Monday, September 22, 2008

Eisenberg's Sandwich Shop

I was talking to my very talented writer and artist friend Wendy Wax today, and she'd read my "sandwich" post and reminded me of my favorite sandwich shop when we used to work as editors at Byron Preiss Visual Publications in New York -- Eisenberg's Sandwich Shop, somewhere around Fifth Ave & 21st (thanks for address correx, Wendy!). I used to plan my day around it (well, not really, but I'd think about it a lot) and go there to grab a sandwich two or three times a week. I LOVED that place. It was still there the last time I checked. I hope it's always there.

Sometimes I went with a co-worker, and lots of times I went myself, to just be able to not have to think or talk for 20 minutes, and found a seat at the counter of the old place.

California's great, and there are lots of things I'll never miss about New York City, but that sandwich delivery system was one of the best things ever. If you ordered a tuna on rye bread, the order was shouted out down the line by the old guys who worked there as "tuna on whiskey!" The younger guys behind them assembled the sandwiches and about a minute later there it was in front of me, with a slice of real New York pickle on the side. And by the way, it was REAL rye bread, not a slice of something resembling white or wheat with a couple of caraway seeds pushed half-heartedly into a soft crust and labeled "rye," but the real thing -- a hard crust, soft but substantial middle laced with caraway seeds all the way through. Oh, it makes me want to bite right into it. The loss of good rye bread is one of my few regrets in moving here. New York has better bagels and brick-oven pizza, too, but for me, it's been 13 years in exile from rye bread.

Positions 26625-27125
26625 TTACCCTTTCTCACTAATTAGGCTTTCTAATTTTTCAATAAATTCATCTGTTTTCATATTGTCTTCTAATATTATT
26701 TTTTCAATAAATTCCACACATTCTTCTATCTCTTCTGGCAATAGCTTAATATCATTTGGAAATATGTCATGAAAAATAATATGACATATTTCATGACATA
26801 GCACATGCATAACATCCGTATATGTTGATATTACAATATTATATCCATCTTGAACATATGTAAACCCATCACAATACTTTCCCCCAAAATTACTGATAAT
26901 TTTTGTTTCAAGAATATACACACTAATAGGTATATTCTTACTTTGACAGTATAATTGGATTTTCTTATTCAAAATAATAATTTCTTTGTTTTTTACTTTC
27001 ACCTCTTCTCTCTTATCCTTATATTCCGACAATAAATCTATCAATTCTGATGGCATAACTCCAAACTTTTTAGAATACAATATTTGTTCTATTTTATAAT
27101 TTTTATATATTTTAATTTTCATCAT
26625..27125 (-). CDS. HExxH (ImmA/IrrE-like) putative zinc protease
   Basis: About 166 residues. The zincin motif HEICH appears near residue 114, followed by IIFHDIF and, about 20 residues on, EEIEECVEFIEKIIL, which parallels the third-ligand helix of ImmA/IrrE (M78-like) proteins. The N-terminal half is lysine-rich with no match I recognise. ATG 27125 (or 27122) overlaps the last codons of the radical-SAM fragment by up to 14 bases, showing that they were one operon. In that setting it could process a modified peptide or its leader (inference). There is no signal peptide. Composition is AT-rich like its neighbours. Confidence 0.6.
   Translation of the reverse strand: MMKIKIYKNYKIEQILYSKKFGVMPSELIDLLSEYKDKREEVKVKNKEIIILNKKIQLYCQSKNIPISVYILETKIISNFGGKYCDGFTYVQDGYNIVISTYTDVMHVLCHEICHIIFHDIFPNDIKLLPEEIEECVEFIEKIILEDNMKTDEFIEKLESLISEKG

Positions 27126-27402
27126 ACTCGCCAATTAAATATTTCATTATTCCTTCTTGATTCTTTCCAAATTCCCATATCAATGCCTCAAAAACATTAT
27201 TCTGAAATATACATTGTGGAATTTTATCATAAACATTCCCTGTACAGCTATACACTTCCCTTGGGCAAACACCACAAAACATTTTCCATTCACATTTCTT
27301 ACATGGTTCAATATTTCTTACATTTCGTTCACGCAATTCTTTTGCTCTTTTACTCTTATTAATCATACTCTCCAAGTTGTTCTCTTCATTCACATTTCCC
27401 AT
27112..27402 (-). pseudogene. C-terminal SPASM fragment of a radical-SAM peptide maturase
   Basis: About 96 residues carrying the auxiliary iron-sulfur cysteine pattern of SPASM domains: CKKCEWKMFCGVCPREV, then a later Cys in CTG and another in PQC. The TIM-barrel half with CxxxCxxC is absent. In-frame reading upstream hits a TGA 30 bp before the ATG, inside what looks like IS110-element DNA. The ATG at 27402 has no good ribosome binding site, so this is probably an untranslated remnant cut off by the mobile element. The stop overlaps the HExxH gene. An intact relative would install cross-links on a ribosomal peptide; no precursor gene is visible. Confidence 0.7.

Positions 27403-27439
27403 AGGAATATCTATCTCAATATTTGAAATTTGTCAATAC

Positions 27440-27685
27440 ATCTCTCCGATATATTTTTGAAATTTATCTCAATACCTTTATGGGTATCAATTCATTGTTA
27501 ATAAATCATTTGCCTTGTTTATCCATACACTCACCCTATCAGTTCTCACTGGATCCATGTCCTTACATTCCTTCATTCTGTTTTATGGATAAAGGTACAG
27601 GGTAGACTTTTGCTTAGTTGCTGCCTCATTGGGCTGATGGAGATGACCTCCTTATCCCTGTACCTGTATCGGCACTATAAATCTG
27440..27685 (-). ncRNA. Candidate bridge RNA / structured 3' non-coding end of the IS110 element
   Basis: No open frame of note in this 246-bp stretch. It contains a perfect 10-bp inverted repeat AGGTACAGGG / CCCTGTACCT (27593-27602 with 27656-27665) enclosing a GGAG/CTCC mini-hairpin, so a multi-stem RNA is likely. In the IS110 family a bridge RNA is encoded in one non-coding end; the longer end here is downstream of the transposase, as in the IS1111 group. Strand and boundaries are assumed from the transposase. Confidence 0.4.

But I digress. The other great thing about Eisenberg's was the really old woman who took orders at the 6 tiny tables shoved against the wall running opposite the counter. A narrow place to walk ran between them, and this ancient woman came to the table and announced the special of the day, which invariably was either meatloaf or pastrami. "The special's meatloaf. You can have it in a sandwich or on a plate. It's very good," she said, order pad in hand. I can still hear the timbre of her voice -- a little shaky but unconcerned, sincere, and on with it. I don't think I ever ate meatloaf any other place. It was banned from my house growing up. My father hated it, and the only time my mother ever served it to him was just after they started dating, the very first time she ever had him over for dinner in college at her parents house. He told her it was "delicious" and hid it in his napkin. From then on, whenever Dad described something as "delicious," we knew it was not so.

But now and then, I did have Eisenberg's meatloaf, in a sandwich, on rye. And it was good.

Meatloaf on "whiskey": this one's for you.

3 comments:

Wendy Wax said...

Lisa,
I love your Eisenberg's blog. I just read it to Jon, who used to eat their all the time and loved it. (His studio was on 20th between 5th and 6th.) He reminded me that it's on Fifth Avenue, not Broadway. His story wasn't nearly as good as yours. He used to go to eat there with his friend Patty. One day she went on her own. As she grabbed the handle of the door, a guy came bursting through it from inside with his hand over his mouth. He was vomiting. So Patty decided to take a day off from tuna on rye. I hope I didn't ruin your sandwich week.

Wendy Wax said...

I spelled "there" wrong...can it be fixed?

Paula McConnell said...

Lisa,
I have been enjoying your blog since early summer. I can't believe you have little kids! My kids, who were little when I knew you, are now into college applications. One is even married.
I'm writing again after being away for 14 years. It feels like I can breathe again. (I never did find a decent ending to the monster story!) I connected with Bruce again this summer as well - it's good to see you are still editing for him.
Lunch is over. Back to work. Enjoy the kids. Childhood goes by fast...